Culture is an often-repeated buzzword within the working world. It’s more often heard in corporate structures than restaurants, so it can be easy for us restaurant folk to forget the concept entirely. But, the reality is, culture is especially important in the restaurant and bar industries. Many employees work well over forty hours per week, surrounded by the same handful of people. For many F+B superstars, ‘work-family’ is closer than actual family. So, if your employees don’t particularly like the people (or the place) that they’re spending all of this time around… well, that’s going to be a problem.
Culture doesn’t just affect the mood of your employees, it affects their ability to get work done effectively, which means it, in turn, affects your bottom line. Culture can also help define your brand and shape the future of your restaurant or bar. With that in mind, it’s crucial to deliberately and purposefully build a cohesive and healthy culture in your establishment. Here’s how to do exactly that.
As the leader of the business, it’s your job to define the culture. It’s your duty to set the standards through example and through communication. Each employee needs to recognize that a specific level of effort is expected from their position. This doesn’t mean you have to be breathing down everyone’s necks, but it’s critical to properly define what is expected of your workers. In our industry, it’s easy for servers and bartenders to fall into ruts, and to just show up. It’s important that, as the leader, you define verbally and through your actions what level of service you expect.
Don’t just hire according to resume and work experience. When it comes to culture, personality often is just as important as -- if not more than -- experience. People can easily learn new working skills… if they have the right personality! You can’t teach a new personality (not in a few months, anyway). To hire the best people for the culture of your establishment, we suggest weighing personality just as heavily as work experience. Conduct thorough, one-on-one interviews that don’t feel overly formal or examination-like. Get to know each other! And remember -- they are working for you, but they’re also working with you.
Be a Driver For Change
When things need to change, you should be the one to kick that off. Creating culture starts at the top. And with such a high turnover in the restaurant industry, it can be easy to let bad behavior and poor performance go (“They won’t even work here much longer…”). Instead, try to stop bad culture before it gets a chance to spread. And trust us -- bad culture will spread. Have an open and honest dialogue with your team whenever one is needed. Clearly specify any problems at hand, and make genuine, constructive suggestions on how to rectify those issues.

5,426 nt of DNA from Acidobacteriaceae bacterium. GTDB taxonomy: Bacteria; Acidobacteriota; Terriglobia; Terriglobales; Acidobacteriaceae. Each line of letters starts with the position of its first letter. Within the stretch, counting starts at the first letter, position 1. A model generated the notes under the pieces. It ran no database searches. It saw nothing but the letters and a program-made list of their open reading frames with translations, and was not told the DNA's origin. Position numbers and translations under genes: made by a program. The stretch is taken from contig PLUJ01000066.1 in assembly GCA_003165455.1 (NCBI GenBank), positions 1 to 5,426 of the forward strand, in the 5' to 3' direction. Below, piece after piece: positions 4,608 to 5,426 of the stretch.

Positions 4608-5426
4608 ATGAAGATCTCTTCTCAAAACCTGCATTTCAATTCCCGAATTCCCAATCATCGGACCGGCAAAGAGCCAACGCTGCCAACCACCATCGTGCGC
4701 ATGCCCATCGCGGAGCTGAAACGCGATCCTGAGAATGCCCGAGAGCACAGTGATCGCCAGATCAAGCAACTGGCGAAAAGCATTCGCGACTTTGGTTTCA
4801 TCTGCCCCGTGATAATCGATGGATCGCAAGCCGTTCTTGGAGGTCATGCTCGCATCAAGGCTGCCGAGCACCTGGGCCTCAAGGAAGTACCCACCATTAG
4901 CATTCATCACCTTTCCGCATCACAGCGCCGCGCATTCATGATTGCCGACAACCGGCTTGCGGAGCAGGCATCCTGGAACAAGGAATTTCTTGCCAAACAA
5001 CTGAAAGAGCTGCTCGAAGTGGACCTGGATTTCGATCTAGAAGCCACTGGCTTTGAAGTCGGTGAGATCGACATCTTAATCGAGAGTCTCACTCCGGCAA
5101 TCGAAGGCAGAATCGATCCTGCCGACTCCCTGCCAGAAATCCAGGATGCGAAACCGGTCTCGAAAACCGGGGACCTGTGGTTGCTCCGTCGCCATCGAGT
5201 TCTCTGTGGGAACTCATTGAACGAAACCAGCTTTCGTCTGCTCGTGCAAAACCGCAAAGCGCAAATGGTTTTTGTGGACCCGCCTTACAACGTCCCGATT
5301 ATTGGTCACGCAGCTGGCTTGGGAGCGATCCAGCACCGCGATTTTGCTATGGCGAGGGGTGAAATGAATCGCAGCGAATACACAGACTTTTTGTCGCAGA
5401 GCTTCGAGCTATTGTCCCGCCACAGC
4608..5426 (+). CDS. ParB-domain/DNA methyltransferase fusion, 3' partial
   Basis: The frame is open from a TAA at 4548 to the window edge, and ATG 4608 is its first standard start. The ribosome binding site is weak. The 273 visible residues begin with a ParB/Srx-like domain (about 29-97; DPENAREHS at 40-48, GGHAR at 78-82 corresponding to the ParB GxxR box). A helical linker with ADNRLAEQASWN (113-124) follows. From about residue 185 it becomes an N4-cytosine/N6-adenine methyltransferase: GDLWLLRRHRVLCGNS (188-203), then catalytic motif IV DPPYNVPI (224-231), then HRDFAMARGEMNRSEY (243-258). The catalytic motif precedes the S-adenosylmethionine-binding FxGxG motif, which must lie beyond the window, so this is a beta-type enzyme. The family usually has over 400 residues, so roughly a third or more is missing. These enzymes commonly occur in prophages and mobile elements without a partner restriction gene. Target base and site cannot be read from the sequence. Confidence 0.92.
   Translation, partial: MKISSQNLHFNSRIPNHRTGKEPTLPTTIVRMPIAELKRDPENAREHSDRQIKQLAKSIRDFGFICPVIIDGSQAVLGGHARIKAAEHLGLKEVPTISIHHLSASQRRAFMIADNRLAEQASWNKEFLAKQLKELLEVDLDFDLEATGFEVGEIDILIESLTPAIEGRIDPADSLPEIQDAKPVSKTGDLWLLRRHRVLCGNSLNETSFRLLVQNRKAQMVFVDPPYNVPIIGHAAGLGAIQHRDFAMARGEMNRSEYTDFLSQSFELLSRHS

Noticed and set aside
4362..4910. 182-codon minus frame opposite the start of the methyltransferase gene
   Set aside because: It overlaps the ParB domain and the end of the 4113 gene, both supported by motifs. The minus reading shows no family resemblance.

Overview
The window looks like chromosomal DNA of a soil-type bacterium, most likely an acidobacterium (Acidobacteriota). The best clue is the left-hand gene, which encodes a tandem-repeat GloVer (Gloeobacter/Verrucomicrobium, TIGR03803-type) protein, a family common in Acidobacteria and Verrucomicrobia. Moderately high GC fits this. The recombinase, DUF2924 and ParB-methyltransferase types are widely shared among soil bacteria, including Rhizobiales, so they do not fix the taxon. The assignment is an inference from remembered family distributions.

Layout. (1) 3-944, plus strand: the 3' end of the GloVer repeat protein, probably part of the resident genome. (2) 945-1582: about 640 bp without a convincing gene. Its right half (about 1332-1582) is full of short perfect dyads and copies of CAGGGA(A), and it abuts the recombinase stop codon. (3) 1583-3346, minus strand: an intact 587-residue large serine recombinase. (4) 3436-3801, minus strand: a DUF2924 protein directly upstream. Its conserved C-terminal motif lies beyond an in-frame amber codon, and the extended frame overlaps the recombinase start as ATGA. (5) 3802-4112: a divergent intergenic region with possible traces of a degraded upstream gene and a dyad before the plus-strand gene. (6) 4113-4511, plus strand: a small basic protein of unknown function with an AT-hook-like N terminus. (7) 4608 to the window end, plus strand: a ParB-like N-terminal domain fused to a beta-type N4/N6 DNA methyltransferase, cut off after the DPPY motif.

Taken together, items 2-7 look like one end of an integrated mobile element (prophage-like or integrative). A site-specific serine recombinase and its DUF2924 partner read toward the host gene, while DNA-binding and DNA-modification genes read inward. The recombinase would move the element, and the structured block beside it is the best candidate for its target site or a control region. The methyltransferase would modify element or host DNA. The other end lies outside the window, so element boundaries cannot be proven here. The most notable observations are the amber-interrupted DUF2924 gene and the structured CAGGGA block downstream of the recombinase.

As the leader of the operation, your employees will look to you (knowingly or even subconsciously) for cues on how to conduct themselves. With that said, it’s critical that you embody the culture that you’re trying to build -- consistently. In addition, you should aim to consistently enforce your standards in day-to-day operations. If one employee is allowed to act in a way that is not fitting of your team culture, then their workers will take a cue from that. For this reason, it’s critical to consistently build culture amongst your team.
What’s In It For Me?
We generally file this one under the ‘necessary evils’ category. It would be great if everyone could just get on board with your vision of culture, but that isn’t going to be the case. It’s critical to explain to your staff how building a positive working culture will impact their day-to-day lives. A better culture means a more cohesive environment, which means smoother shifts, which means happier customers...which then means… more tips! It’s important to explain this to your employees. The more they can help you build a positive culture, the more money they’ll take home.
Building a culture around your staff isn’t a ‘set it and forget it’ project. In fact, it’s basically the farthest thing from ‘set it and forget it’ that you could possibly do. A culture needs to be tended to regularly, and reinforced often. It’s a living, breathing part of the restaurant that should be nurtured, reinstilled, and fed. Considering that employees tend to respond to the performance of their coworkers, it’s especially important to have your working culture regularly reinforced. This can be done through daily pre-shift meetings, companywide e-mails, or any other direct form of outreach.
Field trip anyone? Further education and enrichment is a great way to keep the culture alive and thriving at your establishment. We suggest any kind of relevant industry events, seminars, or even guest speakers. Many of your employees are likely very passionate about what they do, and tapping into that passion is a sure way to keep the positivity and good morale flowing around the workplace. Bartenders may enjoy quarterly trips to local breweries, while cooks or waitstaff could be interested in occasional company-funded nights out. Yes, there may be some amount of requisite investment, but building culture is well worth the money.
Take It Slow
Last but not least, don’t rush things. Be patient. Building culture is like building a house -- it takes time, teamwork, and dedication. A fantastic culture isn’t going to just show up overnight. Instead, it’s going to be a labor of love and hard work that will need constant encouragement. But, when you’re able to build that winning culture, it’ll pay off in everything from day-to-day operations, all the way to year-end profits.